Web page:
Minimum-wage law’s opt-out provision unlikely to be used by governor

by Chris Reed | April 8, 2016 4:47 am

A California governor is asked to sign historic, far-reaching legislation that could have unknown consequences — and tells the Legislature he will only go along if there is an escape clause that can be used if the law causes economic mayhem.

That’s what happened in 2006 when Arnold Schwarzenegger worked with legislative leaders to shape Assembly Bill 32, the landmark law forcing a shift to cleaner, costlier sources of energy. And it’s what happened in the last month with Jerry Brown and the bill increasing the state’s minimum wage steadily until it reaches $15 an hour in 2022, which Brown signed Monday. A provision that allows future governors to suspend an increase in bad economic times was included at Brown’s insistence:

Brown had warned a $15-an-hour wage must be done carefully, noting costs to employers and the state. But with a measure heading for the November ballot, he negotiated with unions and other advocates to include provisions that allow governors to postpone an increase if the economy falters.


Those provisions would allow governors to suspend annual wage increases short of $15 if officials project that the state’s budget reserves will be in the red, or if employment and sales tax revenue decline. Governors would need to decide each September whether to suspend increases coming the following January.

That’s from the Sacramento Bee[1].

AB32’s escape hatch was never used

But will this escape hatch ever be used? The history of AB32 suggests not. Schwarzenegger was adamant that there must be a way that the law could be suspended, as the Los Angeles Times reported [2]in an Aug. 31, 2006, story about negotiations over the law:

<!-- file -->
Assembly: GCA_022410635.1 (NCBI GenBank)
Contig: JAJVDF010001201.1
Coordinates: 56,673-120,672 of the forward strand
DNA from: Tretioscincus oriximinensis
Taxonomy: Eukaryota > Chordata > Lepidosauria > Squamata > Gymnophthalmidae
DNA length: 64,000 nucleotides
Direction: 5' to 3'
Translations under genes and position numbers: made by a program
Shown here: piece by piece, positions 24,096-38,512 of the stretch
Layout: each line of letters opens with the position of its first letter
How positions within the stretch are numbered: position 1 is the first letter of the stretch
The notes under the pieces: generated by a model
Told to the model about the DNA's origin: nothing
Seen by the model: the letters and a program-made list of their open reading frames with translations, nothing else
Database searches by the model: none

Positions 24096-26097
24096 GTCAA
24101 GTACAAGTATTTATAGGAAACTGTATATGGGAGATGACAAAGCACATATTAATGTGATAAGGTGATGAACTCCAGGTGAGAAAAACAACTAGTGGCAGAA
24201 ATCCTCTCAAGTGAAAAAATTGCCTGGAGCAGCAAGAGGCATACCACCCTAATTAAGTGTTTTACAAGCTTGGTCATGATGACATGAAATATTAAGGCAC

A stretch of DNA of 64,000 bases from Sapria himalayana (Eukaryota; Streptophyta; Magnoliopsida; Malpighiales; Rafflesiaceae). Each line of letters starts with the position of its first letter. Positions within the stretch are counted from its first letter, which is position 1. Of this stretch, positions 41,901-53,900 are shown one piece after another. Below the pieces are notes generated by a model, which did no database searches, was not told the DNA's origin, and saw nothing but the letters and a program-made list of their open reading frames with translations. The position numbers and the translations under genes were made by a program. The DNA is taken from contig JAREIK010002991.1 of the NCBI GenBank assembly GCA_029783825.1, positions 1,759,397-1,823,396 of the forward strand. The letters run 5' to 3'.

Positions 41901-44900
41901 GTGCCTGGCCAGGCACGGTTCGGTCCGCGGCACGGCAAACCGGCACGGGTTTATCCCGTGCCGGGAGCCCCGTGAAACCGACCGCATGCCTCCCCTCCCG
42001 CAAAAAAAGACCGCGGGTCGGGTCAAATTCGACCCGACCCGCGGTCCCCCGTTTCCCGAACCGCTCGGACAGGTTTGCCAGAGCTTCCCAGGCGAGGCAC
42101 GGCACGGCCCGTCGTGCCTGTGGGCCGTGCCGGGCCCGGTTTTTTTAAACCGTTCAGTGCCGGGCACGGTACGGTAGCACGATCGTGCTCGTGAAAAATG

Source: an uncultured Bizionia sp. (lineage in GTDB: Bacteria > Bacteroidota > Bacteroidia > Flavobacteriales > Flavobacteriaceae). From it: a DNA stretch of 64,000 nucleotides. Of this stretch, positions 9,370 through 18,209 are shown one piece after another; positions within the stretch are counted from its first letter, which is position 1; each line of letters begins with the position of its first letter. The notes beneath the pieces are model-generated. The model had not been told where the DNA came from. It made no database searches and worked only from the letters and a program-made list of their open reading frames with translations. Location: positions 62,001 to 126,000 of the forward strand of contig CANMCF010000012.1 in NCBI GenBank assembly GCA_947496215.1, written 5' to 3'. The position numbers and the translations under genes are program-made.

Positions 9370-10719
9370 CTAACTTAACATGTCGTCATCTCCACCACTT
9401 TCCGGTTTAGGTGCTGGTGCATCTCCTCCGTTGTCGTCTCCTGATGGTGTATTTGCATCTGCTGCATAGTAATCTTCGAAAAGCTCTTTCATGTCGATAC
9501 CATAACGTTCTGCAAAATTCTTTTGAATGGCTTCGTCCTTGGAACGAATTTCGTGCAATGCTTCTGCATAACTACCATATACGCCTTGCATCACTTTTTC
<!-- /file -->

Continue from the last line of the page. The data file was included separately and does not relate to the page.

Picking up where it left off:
For his part, Schwarzenegger won the ability for the governor to suspend the rules for as much as a year in cases of “extraordinary circumstances, catastrophic events or threat of significant economic harm.”

But in the years that followed, California had among its roughest economic stretches since the Depression. Unemployment, which averaged 4.9 percent in 2006, went to 5.3 percent in 2007, 7.2 percent in 2008, 11.3 percent in 2009 and 12.4 percent in 2010. Fewer Californians had jobs in 2010 than in 2000 — even as the state’s population [3]went from 33.9 million to 37.3 million.

Business interests who said higher energy costs put California at a competitive disadvantage implored Schwarzenegger to suspend AB32. They eventually backed Proposition 23[4], a 2010 ballot measure that sought but failed to suspend the landmark law on greenhouse gases.

Not only did Schwarzenegger reject the idea that AB32 had an economic downside, he promoted the idea that it would create hundreds of thousands of jobs and touted the claim that California would inspire the world to adopt similar laws. Republican critics said he was more concerned about his legacy than Californians struggling in the recession.

If Brown invokes the clause that suspends the law steadily increasing the minimum wage in coming years, that too would muddy his legacy as the governor of the first U.S. state[5] to have a $15 minimum wage law. If the person who succeeds him as governor in January 2019 suspends the law, that also would muddy California’s image as a bold, progressive state going places no state has gone before.

  1. Bee:
  2. reported :
  3. population :
  4. Proposition 23:,_the_Suspension_of_AB_32_(2010)
  5. first U.S. state:

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